The Real Reason You Can’t Lose Weight…

“Oh, Lord!” you may be thinking. “Not another stupid weight-loss gimmick.”

Don’t worry. I’m not into gimmicks. No points… no shakes… no fad diets. Just one easy way to get around a roadblock your body puts up to avoid weight loss.

I can’t make a nickel off this secret. In fact, there’s a pretty fair chance you already have what you need to take advantage of this secret. It’s something most folks keep around the house.

But very few realize it can help you shed stubborn pounds. In the next few moments, I’ll reveal what this secret is… and how it works. But first, here’s why it’s so hard to lose weight in the first place.

You’re Dealing With a Very Stingy Body

If you’re tired of counting points… sick of starvation shakes… and a little wary of those diet pills that trigger “anal leakage,” well, I don’t blame you. Depriving yourself is no fun.

That’s why fad diets claiming you can eat all you want – and still lose weight – are so popular. These diets work, too. If “all you want” is vegetables.

But the old formula holds true. To lose weight, you have to burn more calories than you take in. And that’s where your body sabotages your efforts.

When a bear hibernates, its metabolism slows to save calories. Your body does the same thing when you diet.

The same thing triggers this reaction in both you and the bear: A shortage of calories.

When your body notices you’re getting fewer calories, it assumes food is scarce. So it does what it can to save energy. That means slowing your metabolism. But as your metabolism slows, so does weight loss.

That’s why you may lose a fair amount of weight early in a diet. But your weight loss slows the longer you stick with that diet.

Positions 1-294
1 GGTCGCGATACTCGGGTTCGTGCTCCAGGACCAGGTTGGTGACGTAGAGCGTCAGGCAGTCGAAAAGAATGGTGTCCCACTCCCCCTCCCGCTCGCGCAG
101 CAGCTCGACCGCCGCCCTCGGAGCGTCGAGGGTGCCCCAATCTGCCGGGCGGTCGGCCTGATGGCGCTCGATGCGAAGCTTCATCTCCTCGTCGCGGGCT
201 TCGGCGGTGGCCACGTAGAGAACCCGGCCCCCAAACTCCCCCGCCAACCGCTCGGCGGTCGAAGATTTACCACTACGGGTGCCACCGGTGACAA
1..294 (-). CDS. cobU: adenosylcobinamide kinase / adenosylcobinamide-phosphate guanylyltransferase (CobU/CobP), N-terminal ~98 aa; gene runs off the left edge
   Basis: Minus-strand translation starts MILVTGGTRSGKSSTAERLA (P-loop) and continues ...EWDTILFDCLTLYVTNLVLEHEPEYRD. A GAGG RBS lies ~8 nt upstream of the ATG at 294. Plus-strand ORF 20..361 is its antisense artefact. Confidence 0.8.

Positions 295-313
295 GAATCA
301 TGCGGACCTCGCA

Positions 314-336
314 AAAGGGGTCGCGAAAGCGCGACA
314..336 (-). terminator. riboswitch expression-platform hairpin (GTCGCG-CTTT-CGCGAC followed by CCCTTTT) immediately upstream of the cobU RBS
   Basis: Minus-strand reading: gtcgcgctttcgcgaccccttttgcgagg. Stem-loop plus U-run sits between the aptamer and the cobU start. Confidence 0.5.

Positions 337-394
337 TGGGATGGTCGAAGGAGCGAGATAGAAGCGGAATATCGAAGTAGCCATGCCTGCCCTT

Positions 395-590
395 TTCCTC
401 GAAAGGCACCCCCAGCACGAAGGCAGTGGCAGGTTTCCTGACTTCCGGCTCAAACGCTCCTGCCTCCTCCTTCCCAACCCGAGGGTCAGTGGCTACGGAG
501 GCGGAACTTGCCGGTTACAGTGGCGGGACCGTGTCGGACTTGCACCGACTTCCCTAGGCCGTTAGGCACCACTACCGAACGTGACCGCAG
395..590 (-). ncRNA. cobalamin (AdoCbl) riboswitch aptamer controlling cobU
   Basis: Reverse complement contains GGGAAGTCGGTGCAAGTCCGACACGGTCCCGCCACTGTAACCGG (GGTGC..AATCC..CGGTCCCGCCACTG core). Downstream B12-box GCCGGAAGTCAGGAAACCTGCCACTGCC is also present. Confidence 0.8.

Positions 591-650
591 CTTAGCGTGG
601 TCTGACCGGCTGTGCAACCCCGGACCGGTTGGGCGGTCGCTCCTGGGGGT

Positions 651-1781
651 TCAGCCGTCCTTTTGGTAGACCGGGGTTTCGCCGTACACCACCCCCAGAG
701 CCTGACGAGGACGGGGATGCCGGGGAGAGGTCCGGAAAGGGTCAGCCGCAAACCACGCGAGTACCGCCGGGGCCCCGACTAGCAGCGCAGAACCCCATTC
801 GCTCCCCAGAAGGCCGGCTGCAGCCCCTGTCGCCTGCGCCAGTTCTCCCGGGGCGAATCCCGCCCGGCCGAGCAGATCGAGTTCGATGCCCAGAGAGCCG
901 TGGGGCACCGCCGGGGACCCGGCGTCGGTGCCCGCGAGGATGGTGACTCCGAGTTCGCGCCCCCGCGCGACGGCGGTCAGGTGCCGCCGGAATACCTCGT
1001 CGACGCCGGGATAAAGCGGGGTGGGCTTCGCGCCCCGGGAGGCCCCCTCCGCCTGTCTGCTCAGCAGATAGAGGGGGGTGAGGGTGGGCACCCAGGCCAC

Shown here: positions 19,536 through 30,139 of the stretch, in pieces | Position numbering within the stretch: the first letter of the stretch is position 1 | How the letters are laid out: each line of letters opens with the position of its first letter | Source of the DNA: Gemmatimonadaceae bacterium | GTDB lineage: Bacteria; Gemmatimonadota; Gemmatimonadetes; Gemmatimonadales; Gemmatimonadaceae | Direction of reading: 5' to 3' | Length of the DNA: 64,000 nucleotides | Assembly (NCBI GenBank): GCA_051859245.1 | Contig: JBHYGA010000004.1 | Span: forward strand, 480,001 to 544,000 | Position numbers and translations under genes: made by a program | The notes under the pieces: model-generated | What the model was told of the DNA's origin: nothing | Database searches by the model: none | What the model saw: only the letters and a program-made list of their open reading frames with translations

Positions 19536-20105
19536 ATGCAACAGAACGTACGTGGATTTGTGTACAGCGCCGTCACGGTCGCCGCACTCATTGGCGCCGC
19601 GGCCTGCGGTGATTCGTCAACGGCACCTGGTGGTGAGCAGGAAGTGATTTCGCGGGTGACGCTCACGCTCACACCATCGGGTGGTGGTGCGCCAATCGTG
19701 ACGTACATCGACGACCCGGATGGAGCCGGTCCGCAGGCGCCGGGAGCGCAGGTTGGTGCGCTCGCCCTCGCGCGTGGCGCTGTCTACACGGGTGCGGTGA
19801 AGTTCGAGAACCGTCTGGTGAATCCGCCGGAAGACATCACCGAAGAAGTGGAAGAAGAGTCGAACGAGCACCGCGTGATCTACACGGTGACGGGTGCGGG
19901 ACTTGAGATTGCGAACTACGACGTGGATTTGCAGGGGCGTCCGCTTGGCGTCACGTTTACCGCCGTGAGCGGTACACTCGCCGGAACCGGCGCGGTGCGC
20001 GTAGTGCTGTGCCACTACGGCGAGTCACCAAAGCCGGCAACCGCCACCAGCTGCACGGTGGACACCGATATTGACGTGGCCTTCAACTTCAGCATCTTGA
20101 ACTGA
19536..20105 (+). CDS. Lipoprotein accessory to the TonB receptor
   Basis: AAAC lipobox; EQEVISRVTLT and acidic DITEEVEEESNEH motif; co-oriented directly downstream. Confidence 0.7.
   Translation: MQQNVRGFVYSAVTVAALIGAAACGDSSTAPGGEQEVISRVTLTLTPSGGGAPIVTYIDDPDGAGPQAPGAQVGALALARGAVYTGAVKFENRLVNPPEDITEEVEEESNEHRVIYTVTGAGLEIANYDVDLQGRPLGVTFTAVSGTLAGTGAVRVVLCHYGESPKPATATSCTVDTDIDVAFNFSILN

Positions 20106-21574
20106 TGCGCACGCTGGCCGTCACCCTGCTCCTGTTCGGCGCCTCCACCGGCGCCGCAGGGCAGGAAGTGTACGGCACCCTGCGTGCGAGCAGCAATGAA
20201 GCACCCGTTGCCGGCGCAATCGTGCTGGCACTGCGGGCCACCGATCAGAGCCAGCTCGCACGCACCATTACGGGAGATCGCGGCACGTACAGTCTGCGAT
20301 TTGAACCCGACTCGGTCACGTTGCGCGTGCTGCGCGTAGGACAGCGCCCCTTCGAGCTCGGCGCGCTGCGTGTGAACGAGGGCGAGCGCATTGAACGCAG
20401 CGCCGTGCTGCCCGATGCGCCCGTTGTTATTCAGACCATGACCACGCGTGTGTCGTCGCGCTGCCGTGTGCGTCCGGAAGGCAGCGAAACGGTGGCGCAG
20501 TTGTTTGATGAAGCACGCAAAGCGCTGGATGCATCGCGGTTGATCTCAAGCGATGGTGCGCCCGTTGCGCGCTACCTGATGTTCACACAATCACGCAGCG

Your body is stingy with energy. But you can fool it.

An Easy Way to Burn More Fat

You can fight your body’s urge to slow down… and speed up the fat burning with a process called thermogenesis.

You’re probably familiar with this process. Shivering is a form of thermogenesis. The motion of shivering burns calories to produce heat.

Certain natural compounds have the same effect. And one is probably sitting in your kitchen cabinet right now.

The “Magic” of Cinnamon

Cinnamon has been on scientist’s radar for a few years. For instance, a 2012 human study showed cinnamon helps improve blood sugar control.

More recently, scientists have been looking into cinnamon’s other metabolic effects. And it sure looks like they’ve hit pay dirt.

French and Swedish doctors tested cinnamon on a model of a high-fat diet.

They fed three groups of mice a high-diet for eight weeks. They also fed one group cinnamon.

The cinnamon group showed better handling of blood sugar, less resistance to insulin, gained less fat mass, and had less fatty build-up in their livers. They also developed a healthier mix of gut bacteria… which led to a stronger intestinal barrier against “leakage.”

A 2016 review of studies linked cinnamon to improved blood sugar handling, better blood fat levels, lower blood pressure, and improved body fat levels.

According to a 2017 study in Scientific Reports, cinnamon triggers the “browning” of fat cells. That is, it triggers fat cells to burn fat instead of storing it.

Which helps explain why all those other studies found cinnamon so effective.

Don’t expect a dramatic effect. But if you’re serious about losing weight, you can do more than just cut calories. Try adding a daily dose of cinnamon to speed up the process.

About the Author: Jason Kennedy is a celebrated investigative health writer and the author of The X-Factor Revolution and Beyond the Blue Zone. With over 10 years of experience working with today’s leading alternative and anti-aging doctors, Jason shares his insider status and access to the latest breakthroughs with thousands of readers from around world.

Magistrelli, A. and Chezem, J.C., “Effect of Ground Cinnamon on Postprandial Blood Glucose Concentration in Normal-Weight and Obese Adults,” Jrnl Acad Nutr Dietetics. Nov 2012; 112(11): 1806-1809.

Van Hul, M., et al, “Reduced obesity, diabetes and steatosis upon cinnamon and grape pomace are associated with changes in gut microbiota and markers of gut barrier,” Jrnl Physio-Endo Met. Sep 5, 2017.

Mollqzadeh, H. and Hosseinzadeh, H., “Cinnamon effects on metabolic syndrome: a review based on its mechanisms,” Iran J Basic Med Sci. Dec 2016; 19(12): 1258–1270.

Kwan, Y.H., et al, “Cinnamon induces browning in subcutaneous adipocytes,” Scientific Reports. 2017; Article number: 2447.

© Copyright 2018 Discovery Health Publishing, Inc. All Rights Reserved.

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